Purple Hearts by Reno MacLeod and Jaye Valentine

Courage. Patriotism. Words rendered meaningless to Erik Chavel when his brother Howard returns home from Afghanistan in a flag-draped casket. Months later, Erik finds the gentle words of Howard’s Marine buddy, Greg, soften his pain. After losing a limb in combat, Greg Simmons understands the raw sorrow of loss. Erik and Greg spend a soul-searching night together and find the unexpected in each other’s company.


I count myself among readers who very much enjoy the stories of MacLeod and Valentine and have come to look forward to their homoerotic tales of alternate worlds and supernatural beings. But one aspect of their writing that always stands out is that when the accoutrement of other-worldliness are stripped away from their intricate and fantastical tales of erotic horror or urban fantasy, at heart, their stories are often character-driven and almost always focused on relationships. And this is what this short story is all about.

Purple Hearts is a thoughtful and moving contemporary gay romance that explores two very different men who are brought together by their grief over the death of the same man – Howard Chavel, Erik’s brother and Greg’s brother in arms. While Erik and Greg deal with their individual sorrow and struggle with their own personal demons, Howard is the common tie that binds. Erik and Greg first meet in the unlikeliest, but most befitting, of places and it is their initial conversation about Howard that brings them together. In each other they find not only succor but also hope and the possibilities of love.

The first thing that struck me while reading this short story is how well the writing sets not only the mood of the story, which is introspective and somber at story’s beginning, but also how well the writing captures its setting. MacLeod and Valentine achieve this not through overtly descriptive prose but rather through refined strokes and light touches that evoke strong images and firmly ground the time and place of the story. The setting is also important in terms of characterization mainly in respect of the character of Erik, who is firmly rooted in the small Massachusetts town in which the story takes place.

“The pathway to Greg’s house took them by an open field, in the center of which grew a massive old tree. Erik pointed. ‘That’s Council Oak. The local Wampanoag tribe still holds meetings and powwows there a few times a year. It’s amazing, like taking a trip back in time.’ He looked up at the gnarled branches, wondering what stories they might tell if they could talk.”

Purple Hearts is very much a conversation between two men. Almost the entire story is devoted to Erik and Greg’s discussion of Howard and the telling of their respective pain at his loss. In this sense, the reader gets to know both characters as they get to know each other. Both characters are well developed for a story that is less than twenty pages in length and the authors bring a sense of authenticity to both Erik and Greg and their relationship through well written and realistic dialogue that is further complemented by Erik’s well nuanced narrative.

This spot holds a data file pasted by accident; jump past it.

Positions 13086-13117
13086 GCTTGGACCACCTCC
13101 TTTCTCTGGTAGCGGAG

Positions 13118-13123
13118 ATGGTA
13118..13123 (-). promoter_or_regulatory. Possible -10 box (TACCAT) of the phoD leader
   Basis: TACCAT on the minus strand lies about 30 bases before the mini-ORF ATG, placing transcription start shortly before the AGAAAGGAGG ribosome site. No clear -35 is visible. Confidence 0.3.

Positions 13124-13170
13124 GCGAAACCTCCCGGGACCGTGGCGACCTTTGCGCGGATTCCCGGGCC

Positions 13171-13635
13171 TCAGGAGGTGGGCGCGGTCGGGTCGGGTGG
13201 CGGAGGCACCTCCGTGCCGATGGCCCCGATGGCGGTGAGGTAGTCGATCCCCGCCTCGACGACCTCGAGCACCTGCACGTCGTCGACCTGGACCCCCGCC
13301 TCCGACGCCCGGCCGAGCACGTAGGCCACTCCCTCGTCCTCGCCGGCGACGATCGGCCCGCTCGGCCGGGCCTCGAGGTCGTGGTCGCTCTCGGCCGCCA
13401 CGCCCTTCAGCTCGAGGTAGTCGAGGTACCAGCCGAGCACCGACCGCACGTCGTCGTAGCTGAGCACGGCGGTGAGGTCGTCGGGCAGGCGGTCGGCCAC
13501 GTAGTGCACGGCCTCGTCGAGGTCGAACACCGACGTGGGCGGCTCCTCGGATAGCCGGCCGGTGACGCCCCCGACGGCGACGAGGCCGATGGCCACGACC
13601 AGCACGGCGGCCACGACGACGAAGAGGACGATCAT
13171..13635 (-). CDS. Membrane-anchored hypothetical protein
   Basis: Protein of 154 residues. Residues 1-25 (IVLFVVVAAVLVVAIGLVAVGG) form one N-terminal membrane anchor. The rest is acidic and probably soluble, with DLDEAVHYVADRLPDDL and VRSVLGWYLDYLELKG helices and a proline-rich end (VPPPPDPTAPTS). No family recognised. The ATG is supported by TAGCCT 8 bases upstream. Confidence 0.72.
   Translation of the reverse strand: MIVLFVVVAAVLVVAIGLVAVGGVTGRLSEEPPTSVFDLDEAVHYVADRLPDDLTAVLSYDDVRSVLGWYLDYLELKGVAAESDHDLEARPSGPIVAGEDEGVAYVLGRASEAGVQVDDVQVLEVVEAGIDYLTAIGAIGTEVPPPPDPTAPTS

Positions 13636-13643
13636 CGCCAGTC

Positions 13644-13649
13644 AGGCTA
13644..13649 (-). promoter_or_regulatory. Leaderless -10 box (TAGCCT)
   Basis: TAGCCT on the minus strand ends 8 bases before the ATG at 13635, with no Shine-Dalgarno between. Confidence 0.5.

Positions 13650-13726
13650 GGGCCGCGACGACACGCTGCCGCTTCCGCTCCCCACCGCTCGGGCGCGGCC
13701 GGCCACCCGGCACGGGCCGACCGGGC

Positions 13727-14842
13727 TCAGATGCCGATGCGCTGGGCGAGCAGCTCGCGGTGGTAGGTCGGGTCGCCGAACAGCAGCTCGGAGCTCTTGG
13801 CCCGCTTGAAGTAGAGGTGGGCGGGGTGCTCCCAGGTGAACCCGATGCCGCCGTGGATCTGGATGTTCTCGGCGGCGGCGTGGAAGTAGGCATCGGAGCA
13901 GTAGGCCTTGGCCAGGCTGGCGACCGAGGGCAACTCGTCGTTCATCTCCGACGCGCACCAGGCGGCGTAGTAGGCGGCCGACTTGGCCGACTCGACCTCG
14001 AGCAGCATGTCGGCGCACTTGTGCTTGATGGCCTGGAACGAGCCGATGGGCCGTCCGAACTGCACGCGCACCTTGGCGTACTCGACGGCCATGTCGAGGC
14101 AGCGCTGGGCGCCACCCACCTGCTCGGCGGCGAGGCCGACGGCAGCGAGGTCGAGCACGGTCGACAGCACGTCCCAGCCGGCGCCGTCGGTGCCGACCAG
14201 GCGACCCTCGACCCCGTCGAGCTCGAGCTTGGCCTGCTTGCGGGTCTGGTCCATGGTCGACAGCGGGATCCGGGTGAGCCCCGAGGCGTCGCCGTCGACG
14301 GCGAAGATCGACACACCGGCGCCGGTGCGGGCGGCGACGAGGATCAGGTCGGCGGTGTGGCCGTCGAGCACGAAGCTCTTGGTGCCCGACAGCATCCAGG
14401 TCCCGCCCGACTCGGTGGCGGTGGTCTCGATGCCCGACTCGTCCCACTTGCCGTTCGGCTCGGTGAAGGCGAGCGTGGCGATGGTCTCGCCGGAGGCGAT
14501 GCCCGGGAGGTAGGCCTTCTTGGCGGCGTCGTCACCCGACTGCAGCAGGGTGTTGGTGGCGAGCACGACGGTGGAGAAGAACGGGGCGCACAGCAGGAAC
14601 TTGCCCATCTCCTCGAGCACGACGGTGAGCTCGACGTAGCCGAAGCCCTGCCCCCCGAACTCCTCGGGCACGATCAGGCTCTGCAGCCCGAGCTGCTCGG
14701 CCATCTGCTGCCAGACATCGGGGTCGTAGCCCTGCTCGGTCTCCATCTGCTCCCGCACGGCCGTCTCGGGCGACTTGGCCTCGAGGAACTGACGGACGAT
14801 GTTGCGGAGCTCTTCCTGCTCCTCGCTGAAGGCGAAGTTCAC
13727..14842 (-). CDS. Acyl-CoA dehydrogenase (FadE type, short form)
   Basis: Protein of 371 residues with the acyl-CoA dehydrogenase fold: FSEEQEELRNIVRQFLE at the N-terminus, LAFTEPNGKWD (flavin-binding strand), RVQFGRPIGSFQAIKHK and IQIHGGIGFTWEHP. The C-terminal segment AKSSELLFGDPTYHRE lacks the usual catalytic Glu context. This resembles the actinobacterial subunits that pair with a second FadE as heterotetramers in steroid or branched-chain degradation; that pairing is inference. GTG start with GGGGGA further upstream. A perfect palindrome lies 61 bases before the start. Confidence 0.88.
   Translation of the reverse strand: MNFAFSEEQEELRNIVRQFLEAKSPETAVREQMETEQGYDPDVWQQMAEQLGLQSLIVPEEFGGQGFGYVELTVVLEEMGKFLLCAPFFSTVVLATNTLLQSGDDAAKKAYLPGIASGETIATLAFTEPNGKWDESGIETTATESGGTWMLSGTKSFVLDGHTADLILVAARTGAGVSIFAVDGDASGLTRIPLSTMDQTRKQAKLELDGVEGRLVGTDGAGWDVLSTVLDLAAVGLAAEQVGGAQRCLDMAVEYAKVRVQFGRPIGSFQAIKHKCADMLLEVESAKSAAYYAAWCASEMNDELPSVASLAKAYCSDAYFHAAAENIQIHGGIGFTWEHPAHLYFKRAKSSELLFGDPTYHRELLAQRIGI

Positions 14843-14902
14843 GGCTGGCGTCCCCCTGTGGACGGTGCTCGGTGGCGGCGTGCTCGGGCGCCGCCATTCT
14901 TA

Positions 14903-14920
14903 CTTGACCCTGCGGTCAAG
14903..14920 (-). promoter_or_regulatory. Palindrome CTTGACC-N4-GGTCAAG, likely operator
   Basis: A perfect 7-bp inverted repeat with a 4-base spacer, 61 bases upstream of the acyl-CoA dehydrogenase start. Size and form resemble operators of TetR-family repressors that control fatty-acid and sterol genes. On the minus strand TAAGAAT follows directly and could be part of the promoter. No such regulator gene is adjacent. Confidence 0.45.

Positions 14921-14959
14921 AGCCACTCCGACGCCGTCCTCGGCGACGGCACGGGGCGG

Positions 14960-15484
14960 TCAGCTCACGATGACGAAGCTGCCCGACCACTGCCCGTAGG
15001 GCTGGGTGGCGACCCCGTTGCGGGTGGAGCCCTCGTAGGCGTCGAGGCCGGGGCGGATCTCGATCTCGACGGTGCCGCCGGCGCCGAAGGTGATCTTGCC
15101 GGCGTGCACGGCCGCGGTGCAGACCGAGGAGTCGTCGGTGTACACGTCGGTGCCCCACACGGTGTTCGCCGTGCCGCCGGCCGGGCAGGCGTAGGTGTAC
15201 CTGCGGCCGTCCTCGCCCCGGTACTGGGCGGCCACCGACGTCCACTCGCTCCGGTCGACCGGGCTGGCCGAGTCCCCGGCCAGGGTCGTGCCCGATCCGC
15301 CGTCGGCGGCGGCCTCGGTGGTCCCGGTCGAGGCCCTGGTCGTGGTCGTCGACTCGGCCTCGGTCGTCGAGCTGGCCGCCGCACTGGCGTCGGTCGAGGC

It is not often that we get physically flawed characters in gay romance or erotica, let alone characters that are amputees. MacLeod and Valentine handle this issue with both sensitivity and honesty. They don’t attempt to wash over Greg’s disability, but rather meet it head on through Greg’s honest telling about losing a limb and Erik’s personal introspection as he both contemplates and confronts his fear of repulsion at the thought of being with Greg. This only adds to the authenticity of Erik and Greg as characters, as well as to their relationship.

Purple Hearts is elemental and quite in nature and stripped of any pretense making the characters and their respective situations quite real. There is a rightness and sense of symmetry in Erik and Greg’s coming together that is both touching and sweet without a saccharine aftertaste and their love scene is a mixture of the erotic and tender.

If there are any thoughts out there that the combined writing talents of this duo fall outside the confines of the romance genre, then Purple Hearts should put these thoughts to rest. I loved this pearl of a short story, have read it several times and will likely re-read it again for the simple reason that it makes me feel good. I highly recommend it to all.

Purple Hearts was initially released in September 2009 as part of eXcessica Publishing’s multi-author anthology Four Seasons: Autumn 2009. It has been revised and re-edited and is available as a single title at Smashwords, All Romance eBooks and at Rainbow eBooks.

Music: Brothers in Arms – Dire Straits (Brothers in Arms, 1985)

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